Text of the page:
Rabobank is no longer taking professional football clubs as clients due to “raised to unacceptable risks of money laundering, corruption, fraud and other abuses”, NRC reports based on an internal message the bank circulated this summer.
Rabobank employees are also no longer allowed “to take on new managerial or supervisory positions” at professional football organizations due to a “potential conflict of interest”, the message said.
This decision is remarkable because 80 percent of professional football organizations in the Netherlands are clients of Rabobank and the bank maintains close ties with many clubs, according to the newspaper.
Research by NRC showed that the bank sometimes uses its existing relationships with a football club as a means of pressure. For example, when first division clubs Roda JC and FC Den Bosch were considering allowing controversial foreign investors to buy in, Rabobank informed them that this could have far-reaching consequences, including the closing of their bank account, people involved told the newspaper.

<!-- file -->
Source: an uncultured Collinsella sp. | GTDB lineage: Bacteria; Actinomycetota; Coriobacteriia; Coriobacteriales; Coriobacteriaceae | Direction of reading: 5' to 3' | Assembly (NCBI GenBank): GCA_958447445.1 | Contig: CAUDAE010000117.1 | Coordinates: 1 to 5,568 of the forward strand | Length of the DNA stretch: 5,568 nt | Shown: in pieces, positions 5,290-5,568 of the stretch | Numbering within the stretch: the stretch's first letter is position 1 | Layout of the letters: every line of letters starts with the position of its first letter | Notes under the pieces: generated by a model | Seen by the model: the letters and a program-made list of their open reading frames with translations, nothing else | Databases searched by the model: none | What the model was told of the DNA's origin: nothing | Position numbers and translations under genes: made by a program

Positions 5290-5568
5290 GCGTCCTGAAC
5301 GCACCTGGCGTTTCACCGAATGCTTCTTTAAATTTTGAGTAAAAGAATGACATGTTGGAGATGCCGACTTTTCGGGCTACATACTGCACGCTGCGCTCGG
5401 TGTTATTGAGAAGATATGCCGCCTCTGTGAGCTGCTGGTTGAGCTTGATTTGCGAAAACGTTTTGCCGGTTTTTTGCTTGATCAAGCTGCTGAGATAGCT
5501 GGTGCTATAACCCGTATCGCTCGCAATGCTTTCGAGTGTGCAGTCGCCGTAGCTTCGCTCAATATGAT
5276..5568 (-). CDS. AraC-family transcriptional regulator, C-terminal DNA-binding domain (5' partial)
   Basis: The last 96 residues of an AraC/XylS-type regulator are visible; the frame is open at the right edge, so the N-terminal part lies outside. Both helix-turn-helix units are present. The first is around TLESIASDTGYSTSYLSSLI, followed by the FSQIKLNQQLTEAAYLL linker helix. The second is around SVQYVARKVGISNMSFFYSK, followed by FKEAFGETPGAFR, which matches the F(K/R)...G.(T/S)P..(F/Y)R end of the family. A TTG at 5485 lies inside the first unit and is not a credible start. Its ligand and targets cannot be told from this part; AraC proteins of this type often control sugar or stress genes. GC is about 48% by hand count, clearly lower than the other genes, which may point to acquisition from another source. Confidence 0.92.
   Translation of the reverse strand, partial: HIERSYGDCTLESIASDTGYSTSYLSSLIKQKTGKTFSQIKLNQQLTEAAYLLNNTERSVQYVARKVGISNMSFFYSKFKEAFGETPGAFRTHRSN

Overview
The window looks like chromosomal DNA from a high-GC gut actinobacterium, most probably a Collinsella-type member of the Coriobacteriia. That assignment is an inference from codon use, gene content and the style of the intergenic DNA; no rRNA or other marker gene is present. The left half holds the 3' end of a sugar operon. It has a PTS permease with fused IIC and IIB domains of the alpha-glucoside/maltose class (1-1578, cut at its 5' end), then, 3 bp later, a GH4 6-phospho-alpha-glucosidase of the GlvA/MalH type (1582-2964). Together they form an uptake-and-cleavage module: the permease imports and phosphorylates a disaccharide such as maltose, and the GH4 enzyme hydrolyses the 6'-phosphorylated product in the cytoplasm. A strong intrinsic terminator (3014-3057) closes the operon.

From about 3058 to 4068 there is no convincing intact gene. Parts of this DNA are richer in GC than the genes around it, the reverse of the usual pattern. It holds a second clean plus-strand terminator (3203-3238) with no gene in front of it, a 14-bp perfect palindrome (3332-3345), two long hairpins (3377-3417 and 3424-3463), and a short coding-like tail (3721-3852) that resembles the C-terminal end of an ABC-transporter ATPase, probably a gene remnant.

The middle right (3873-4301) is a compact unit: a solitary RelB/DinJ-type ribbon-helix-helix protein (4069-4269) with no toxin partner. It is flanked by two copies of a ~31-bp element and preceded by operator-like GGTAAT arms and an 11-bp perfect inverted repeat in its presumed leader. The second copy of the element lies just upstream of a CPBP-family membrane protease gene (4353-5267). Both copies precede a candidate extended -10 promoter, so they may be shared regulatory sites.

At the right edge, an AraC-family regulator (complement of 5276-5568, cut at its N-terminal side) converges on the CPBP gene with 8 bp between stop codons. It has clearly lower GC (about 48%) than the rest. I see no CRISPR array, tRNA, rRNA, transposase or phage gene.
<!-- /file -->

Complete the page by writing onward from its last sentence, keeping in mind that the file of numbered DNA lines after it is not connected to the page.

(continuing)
Rabobank refused to respond to the newspaper’s questions about individual clubs. But a spokesperson told NRC that the same rules apply to football clubs as other customers.
“That means, for example, that after research we classify customers into so-called risk categories and that we conduct a more in-depth investigation into the customer if there is an increased integrity risk.” Given the risks, Rabobank is “very cautious” with new football club customers, but continues to support ongoing sponsorship and marketing activities, the spokesperson said.
According to NRC, both football association KNVB and football clubs were reluctant to respond to questions on this matter.